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COUNTY REPORT / Rebuilding the Economy : Businesses Adapting to a New Climate : Labor: Workers displaced by the devastation of the past four years are shifting gears, striking out on their own or transferring old job skills to new professions.

May 22, 1994|FRED ALVAREZ | TIMES STAFF WRITER

Ventura-based Bank of A. Levy last month reported a profit of $1.36 million for the first quarter of this year, its first gain in two years.

"I think we are poised very well for the future," said Marshall C. Milligan, the bank's president and chief executive officer. "As the economy improves, we are in position to do a lot of business with existing businesses and new customers, and we are eager to do so."

Ventura County National Bank recently reported a $114,000 loss for the first quarter of 1994, cutting its losses by $1.4 million over the same period last year.

The bank reported a loss of $12.1 million last year, contrasted with a profit of $685,000 in 1992.

It is Ventura County National Bank's semiannual business survey that reveals the strongest evidence of a slow but steady recovery. Nearly 70% of the 603 businesses that responded to the survey said they believe economic recovery is under way.

The survey, released earlier this month, revealed strong sales performance and job creation among companies with annual sales of more than $1 million.

More than half the respondents with more than 100 workers reported increased employment last year, and more than 40% predicted they would hire more workers this year.

And in a trend that bodes well for commercial real estate, about one-quarter of the companies with annual sales of between $5 million and $10 million reported they would need to find more office space this year.

"If these trends continue, we should begin to see measurable gains in 1994 and a healthy recovery under way by 1995," the survey concludes.

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Small businesses were among those hardest hit by recession, according to the survey, and many are still reeling from the effects of four years of trouble.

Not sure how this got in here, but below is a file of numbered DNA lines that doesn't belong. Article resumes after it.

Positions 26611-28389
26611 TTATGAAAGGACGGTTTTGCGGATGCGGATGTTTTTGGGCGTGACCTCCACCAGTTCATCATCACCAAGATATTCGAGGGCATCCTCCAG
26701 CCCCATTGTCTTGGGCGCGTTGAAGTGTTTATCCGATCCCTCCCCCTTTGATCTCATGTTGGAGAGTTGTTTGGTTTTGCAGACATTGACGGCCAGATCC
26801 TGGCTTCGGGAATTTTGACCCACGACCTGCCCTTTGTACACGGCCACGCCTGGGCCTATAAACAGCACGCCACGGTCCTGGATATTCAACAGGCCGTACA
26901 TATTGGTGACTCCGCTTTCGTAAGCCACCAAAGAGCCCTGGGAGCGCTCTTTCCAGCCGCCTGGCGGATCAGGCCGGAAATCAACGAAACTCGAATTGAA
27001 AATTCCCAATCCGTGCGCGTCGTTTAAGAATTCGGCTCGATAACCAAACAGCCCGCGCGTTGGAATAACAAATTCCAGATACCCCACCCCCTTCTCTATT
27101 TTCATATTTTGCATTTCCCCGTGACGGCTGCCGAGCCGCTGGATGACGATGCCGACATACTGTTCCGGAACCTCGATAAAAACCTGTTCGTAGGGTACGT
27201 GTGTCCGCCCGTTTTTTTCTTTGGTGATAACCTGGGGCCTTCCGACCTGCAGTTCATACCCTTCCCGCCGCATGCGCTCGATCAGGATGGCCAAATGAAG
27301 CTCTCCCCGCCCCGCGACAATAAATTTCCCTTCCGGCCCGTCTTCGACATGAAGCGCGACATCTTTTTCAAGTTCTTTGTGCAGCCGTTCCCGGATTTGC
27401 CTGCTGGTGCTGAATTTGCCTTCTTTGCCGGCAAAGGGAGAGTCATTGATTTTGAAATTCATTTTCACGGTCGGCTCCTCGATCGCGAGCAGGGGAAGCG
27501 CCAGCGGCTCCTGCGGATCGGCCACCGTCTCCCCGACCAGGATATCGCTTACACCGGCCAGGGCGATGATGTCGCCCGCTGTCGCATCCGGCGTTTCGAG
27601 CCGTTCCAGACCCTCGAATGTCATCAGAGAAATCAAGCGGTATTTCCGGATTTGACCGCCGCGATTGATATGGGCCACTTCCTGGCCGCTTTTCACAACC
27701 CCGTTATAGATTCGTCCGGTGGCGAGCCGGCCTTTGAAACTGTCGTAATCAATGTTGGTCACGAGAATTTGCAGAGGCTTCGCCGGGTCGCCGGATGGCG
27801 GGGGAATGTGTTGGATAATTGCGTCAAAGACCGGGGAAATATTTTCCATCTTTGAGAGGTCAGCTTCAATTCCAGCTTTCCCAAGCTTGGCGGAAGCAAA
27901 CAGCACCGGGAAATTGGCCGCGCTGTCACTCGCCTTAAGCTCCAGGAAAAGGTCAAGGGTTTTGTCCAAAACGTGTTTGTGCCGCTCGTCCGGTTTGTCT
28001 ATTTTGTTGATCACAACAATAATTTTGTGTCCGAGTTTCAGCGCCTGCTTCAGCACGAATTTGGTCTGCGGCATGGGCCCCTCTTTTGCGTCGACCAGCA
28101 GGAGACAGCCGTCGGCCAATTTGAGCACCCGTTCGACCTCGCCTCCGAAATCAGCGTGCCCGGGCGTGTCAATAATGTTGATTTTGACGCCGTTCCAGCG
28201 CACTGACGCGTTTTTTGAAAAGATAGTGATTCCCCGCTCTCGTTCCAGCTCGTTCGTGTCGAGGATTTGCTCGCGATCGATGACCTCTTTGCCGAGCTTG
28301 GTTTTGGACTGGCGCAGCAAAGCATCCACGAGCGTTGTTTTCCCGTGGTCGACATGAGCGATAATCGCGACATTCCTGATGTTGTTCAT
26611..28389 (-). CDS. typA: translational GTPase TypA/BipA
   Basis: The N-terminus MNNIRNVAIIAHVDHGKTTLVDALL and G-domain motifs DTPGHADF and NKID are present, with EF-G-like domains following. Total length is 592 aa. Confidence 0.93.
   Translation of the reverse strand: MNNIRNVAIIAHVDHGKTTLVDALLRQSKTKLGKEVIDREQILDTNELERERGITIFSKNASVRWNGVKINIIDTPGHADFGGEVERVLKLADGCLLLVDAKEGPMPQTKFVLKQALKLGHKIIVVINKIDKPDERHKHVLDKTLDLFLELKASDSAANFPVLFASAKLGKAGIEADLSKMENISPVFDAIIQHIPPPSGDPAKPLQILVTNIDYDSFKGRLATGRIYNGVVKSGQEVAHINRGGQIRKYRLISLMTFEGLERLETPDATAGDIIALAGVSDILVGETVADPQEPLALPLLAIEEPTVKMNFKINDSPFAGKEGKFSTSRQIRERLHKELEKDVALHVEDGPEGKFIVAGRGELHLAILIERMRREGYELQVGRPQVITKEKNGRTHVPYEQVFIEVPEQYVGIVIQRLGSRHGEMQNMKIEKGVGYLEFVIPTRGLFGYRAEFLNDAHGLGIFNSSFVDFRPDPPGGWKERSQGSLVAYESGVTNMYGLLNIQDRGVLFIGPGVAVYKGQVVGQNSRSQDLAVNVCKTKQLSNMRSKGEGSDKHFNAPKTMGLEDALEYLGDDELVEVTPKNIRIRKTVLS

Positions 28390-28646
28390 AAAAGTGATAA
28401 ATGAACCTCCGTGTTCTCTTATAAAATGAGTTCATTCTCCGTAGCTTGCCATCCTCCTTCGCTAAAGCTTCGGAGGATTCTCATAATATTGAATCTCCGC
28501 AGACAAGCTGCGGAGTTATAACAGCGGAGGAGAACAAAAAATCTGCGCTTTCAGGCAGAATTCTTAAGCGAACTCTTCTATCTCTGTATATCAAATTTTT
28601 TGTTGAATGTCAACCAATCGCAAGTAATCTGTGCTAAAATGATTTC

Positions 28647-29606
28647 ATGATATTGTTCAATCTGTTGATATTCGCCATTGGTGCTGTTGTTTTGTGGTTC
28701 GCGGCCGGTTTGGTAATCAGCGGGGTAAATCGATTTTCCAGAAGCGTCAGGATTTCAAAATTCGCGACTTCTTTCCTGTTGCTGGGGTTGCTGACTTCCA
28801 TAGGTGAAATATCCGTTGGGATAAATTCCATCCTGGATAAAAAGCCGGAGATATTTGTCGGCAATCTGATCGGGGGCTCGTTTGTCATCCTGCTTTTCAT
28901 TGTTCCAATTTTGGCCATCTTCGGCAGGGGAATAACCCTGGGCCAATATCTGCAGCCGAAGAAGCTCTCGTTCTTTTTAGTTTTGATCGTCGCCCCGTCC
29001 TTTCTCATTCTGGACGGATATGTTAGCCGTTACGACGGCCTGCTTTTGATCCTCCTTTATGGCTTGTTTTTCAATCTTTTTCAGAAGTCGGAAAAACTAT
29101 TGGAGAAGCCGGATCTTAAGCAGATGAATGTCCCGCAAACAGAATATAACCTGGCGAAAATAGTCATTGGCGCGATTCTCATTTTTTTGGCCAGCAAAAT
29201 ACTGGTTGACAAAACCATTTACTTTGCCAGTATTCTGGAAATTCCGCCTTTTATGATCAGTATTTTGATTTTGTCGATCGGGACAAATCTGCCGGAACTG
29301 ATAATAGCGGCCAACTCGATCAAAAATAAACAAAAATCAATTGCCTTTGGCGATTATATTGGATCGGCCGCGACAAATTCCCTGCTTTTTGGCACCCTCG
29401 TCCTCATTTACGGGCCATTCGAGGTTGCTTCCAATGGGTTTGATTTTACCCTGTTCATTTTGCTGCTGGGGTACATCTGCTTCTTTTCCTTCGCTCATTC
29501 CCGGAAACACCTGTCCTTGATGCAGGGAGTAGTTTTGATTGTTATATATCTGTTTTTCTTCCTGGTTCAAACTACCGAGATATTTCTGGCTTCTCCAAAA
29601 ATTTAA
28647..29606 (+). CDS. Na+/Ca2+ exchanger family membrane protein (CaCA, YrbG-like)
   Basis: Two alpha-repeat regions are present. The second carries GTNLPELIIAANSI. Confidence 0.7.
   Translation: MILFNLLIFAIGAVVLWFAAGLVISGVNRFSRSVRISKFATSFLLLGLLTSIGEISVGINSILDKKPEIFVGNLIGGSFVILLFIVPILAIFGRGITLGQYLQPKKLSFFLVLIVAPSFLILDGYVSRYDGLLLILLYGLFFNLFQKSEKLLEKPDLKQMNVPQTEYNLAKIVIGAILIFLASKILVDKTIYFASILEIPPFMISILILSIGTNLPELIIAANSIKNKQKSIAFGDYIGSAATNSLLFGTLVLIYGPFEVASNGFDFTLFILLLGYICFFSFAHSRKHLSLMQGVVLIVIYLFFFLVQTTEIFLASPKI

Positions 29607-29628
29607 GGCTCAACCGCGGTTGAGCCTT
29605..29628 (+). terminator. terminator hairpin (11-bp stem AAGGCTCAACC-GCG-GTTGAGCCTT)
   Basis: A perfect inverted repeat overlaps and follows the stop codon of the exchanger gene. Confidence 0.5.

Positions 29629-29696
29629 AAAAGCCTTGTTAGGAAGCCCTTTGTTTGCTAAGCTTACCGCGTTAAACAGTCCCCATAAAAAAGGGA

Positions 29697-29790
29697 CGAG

Yet, the entrepreneurial spirit lives on.

In Oxnard, Louis Carrizales decided to start his own business after getting laid off from Abex Aerospace. The Oxnard company, once the city's largest private employer, announced in 1992 that it would shut down, putting more than 500 employees out of work.

Carrizales is doing the same type of work Abex had trained him to do, but he's now doing it on his own. He has even hired his father, a 33-year Abex employee also cut loose last year.

And in Ventura, a mother-daughter team recently opened a coffee shop in a busy shopping center near Ventura College.

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Cafe College Square is staffed by Ruby Perkins and her daughters, Deborah and Diane Claridge. Between them, they have 60 years of restaurant experience.

They possess no fancy business degrees. They pay themselves minimum wage. And they advertise by dragging out a hand-painted sign and setting it by the street.

Even in this unforgiving economy, the women say they are confident they can make their business work.

"You stick it out and you hang on," explained Deborah Claridge about the family's approach to rising above the economic gloom. "There's a lot to say about good, old-fashioned hard work."

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For years, no one worked harder than those in the real estate industry.

In the mid- to late-1980s, the industry rode a streak of hot sales and fat profits. Then the recession tightened its stranglehold. Housing sales slowed to a crawl and new residential construction dropped measurably.

Today, the industry is just starting to dig out from the downfall.

Ventura County housing sales rose 18% during the first three months of this year compared with the same period last year, the largest quarterly increase since the late 1980s.

More importantly, building activity has started to pick up, with the economy adding more than 500 construction jobs since February.

Despite strict policies enacted to control explosive growth in Ventura County, the issuance of residential building permits countywide jumped by half during the first quarter of this year.

And real estate developers, who track the market the way air traffic controllers track jumbo jets, say they are finally regaining confidence in the economy.

Last month, Winchester Homes proceeded with the fourth phase of a Simi Valley subdivision that stalled years ago when the slowdown hit. Immediately, drywallers and plumbers and tractor drivers went to work. So did sales representatives who show the model homes, and gardeners who tend them.

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Still, the mood is guarded: Until the developer is certain the market has healed, only 15 residences will be built.

"They've been sitting on this for awhile, waiting for the economy to get better," said Dick Moses, who heads the construction crew carving up a hillside that is circled by hawks and chewed by cattle. "I guess it's looking up."

Camarillo-based Pardee Construction Co., the county's biggest housing builder, also is throttling forward with projects put on hold because of the recession-choked real estate market.

"We're going nuts," said Bill Teller, Pardee's project manager for Ventura County. "There has been a marked increase in activity since the first quarter of this year."

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